Theologians and philosophers have puzzled over the mystery of the incarnation for centuries, wondering how it could be that the King of the Universe came to the earth to suffer and die for us. Perhaps the answer will never be fully revealed to us until the end of time, but one thing is clear: the incarnation was part of God’s plan from the beginning.
In this post, we explore some of the Old Testament passages prophesying Christ’s Passion, meditating on the Scriptures that demonstrate the sovereignty of our God.
Christ the Perfect Lamb
“Moses summoned all the elders of Israel and said to them, “Go and procure lambs for your families, and slaughter the Passover victims. Then take a bunch of hyssop, and dipping it in the blood that is in the basin, apply some of this blood to the lintel and the two doorposts. And none of you shall go outdoors until morning. For when the Lord goes by to strike down the Egyptians, seeing the blood on the lintel and the two doorposts, the Lord will pass over that door and not let the destroyer come into your houses to strike you down.” — Exodus 12:21–23
The image of a lamb occurs repeatedly in Old Testament prophecies to communicate Christ’s innocence and purity. In Exodus, as the Israelites prepared to flee Egypt, God instituted the Passover as a foreshadowing of Christ’s perfect sacrifice for us, atoning for our sins and saving us from death. Additionally, John’s narrative mentions that, when Christ was on the cross, a branch of hyssop was held to His mouth to give Him wine, another allusion to the Old Testament sacrifice.
Like the Passover lamb, none of Christ’s bones were broken. The legs of the other two men who were crucified with Him had their legs broken, because the Jewish leaders wanted the bodies taken down before the Sabbath. But when they came to Christ, He was already dead, so instead they pierced His side, and blood and water came out.
Mocked and Spit Upon
“The Lord God opened my ear;
I did not refuse,
did not turn away.
I gave my back to those who beat me,
my cheeks to those who tore out my beard;
My face I did not hide
from insults and spitting.” — Isaiah 50:5-6
After Pilate handed Jesus over to be crucified, he was mocked and beaten by the Roman soldiers. They placed a crown of thorns on His head, struck Him, and spat upon Him, saying, “Hail, King of the Jews!” He submitted silently to this humiliation.
Lots Cast for His Clothing
“I can count all my bones.
They stare at me and gloat;
they divide my garments among them;
for my clothing they cast lots.” — Psalm 22:18-19
The soldiers divided Jesus’ clothing into four portions, one for each soldier. However, instead of tearing His tunic, they cast lots for it.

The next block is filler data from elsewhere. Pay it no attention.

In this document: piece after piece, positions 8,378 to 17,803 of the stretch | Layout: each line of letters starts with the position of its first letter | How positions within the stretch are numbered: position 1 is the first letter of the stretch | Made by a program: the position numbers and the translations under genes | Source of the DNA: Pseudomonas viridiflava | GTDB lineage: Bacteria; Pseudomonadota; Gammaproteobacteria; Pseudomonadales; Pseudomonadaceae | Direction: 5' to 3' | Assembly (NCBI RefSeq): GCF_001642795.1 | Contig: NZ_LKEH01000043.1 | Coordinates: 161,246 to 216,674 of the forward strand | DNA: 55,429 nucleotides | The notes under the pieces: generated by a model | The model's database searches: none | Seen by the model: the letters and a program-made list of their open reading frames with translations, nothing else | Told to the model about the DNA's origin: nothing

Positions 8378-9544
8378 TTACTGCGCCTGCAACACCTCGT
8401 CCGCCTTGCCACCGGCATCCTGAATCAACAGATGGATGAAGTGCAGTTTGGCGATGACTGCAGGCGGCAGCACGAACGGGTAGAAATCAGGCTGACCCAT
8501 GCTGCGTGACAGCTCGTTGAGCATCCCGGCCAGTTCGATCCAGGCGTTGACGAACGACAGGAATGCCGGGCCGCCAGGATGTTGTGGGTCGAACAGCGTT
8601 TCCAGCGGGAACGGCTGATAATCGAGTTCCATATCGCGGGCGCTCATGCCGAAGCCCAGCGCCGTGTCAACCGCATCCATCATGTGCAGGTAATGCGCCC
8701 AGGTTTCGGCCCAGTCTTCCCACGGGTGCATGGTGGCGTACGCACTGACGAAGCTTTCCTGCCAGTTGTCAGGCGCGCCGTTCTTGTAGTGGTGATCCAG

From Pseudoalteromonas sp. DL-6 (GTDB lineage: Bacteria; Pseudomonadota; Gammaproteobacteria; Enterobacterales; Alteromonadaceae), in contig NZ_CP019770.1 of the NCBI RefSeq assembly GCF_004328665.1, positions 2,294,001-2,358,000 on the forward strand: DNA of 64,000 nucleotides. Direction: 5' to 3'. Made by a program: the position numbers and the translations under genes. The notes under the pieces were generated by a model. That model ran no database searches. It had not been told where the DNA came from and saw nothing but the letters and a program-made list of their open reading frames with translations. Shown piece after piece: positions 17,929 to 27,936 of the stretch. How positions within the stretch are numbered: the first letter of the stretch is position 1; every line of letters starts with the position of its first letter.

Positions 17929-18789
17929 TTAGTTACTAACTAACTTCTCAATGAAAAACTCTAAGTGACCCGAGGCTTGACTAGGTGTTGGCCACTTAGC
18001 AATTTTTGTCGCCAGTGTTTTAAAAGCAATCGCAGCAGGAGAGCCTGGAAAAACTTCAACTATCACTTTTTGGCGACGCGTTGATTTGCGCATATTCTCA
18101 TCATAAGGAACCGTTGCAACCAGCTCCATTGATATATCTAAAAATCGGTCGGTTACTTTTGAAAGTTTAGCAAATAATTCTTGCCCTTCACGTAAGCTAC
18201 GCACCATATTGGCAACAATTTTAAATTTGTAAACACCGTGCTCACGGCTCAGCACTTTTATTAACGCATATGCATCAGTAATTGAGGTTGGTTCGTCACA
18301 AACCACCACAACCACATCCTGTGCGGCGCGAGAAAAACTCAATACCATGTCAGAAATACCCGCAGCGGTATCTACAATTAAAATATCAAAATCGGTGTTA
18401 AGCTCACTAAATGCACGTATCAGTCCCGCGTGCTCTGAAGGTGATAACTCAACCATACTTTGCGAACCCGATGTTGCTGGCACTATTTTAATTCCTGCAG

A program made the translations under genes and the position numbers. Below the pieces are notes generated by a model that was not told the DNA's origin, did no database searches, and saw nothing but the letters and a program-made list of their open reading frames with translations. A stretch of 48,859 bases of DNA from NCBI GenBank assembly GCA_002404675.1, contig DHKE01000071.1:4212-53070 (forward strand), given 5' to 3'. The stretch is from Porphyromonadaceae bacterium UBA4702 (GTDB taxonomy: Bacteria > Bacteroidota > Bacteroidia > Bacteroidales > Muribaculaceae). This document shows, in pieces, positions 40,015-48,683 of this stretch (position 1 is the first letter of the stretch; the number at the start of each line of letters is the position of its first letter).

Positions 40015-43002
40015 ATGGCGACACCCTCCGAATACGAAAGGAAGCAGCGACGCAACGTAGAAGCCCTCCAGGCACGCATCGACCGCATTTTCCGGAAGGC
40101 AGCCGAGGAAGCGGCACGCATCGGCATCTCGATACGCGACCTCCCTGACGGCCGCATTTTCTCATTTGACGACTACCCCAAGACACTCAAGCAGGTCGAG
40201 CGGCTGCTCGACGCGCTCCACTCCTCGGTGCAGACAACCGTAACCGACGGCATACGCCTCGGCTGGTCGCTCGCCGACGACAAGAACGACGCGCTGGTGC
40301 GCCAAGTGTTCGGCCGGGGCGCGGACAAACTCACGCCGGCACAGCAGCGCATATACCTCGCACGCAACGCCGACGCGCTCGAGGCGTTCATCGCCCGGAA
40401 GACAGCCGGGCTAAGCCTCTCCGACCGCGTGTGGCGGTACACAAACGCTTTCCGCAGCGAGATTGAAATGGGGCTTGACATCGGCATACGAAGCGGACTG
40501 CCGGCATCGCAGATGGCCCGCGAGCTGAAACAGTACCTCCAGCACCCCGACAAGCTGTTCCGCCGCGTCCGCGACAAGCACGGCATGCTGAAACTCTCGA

“My God, my God, why have you forsaken me?
Why are you so far from saving me,
so far from my cries of anguish?” — Psalm 22:1
As Christ suffered on the cross, He echoed this cry of David. The Father turned His face away as the weight of the sins of the world came to crush Christ.
The Suffering Servant
“But he was pierced for our sins,
crushed for our iniquity.
He bore the punishment that makes us whole,
by his wounds we were healed.
We had all gone astray like sheep,
all following our own way;
But the Lord laid upon him
the guilt of us all.
Though harshly treated, he submitted
and did not open his mouth;
Like a lamb led to slaughter
or a sheep silent before shearers,
he did not open his mouth.
Seized and condemned, he was taken away.
Who would have thought any more of his destiny?
For he was cut off from the land of the living,
struck for the sins of his people.” — Isaiah 53:5-8
Perhaps the most well-known Old Testament passage about Christ, Isaiah 53 describes how Christ was pierced, seized, and condemned. He did not fight back; He bore our punishment, taking all of our sins upon Himself. Interestingly, Christ is portrayed as both the sacrificial lamb and the guiding Shepherd, leading us, the straying sheep, back to safety.
Into Your Hands
“Into your hands I commend my spirit;
you will redeem me, Lord, God of truth.” — Psalm 31:6
Again echoing David, Jesus spoke the last words “Into your hands I commend my spirit.” But unlike David, who was a fallible earthly king in need of redemption, Jesus was as the all-powerful King. In His death, He fulfilled His Father’s perfect plan, bringing redemption to us all. He broke the chains of our sin and delivered us, because death could not hold Him. He is alive forevermore and holds the power over death and life, and those who believe have everlasting life in Him.
“I am the first and the last, the one who lives. Once I was dead, but now I am alive forever and ever. I hold the keys to death and the netherworld.” — Revelation 1:17-18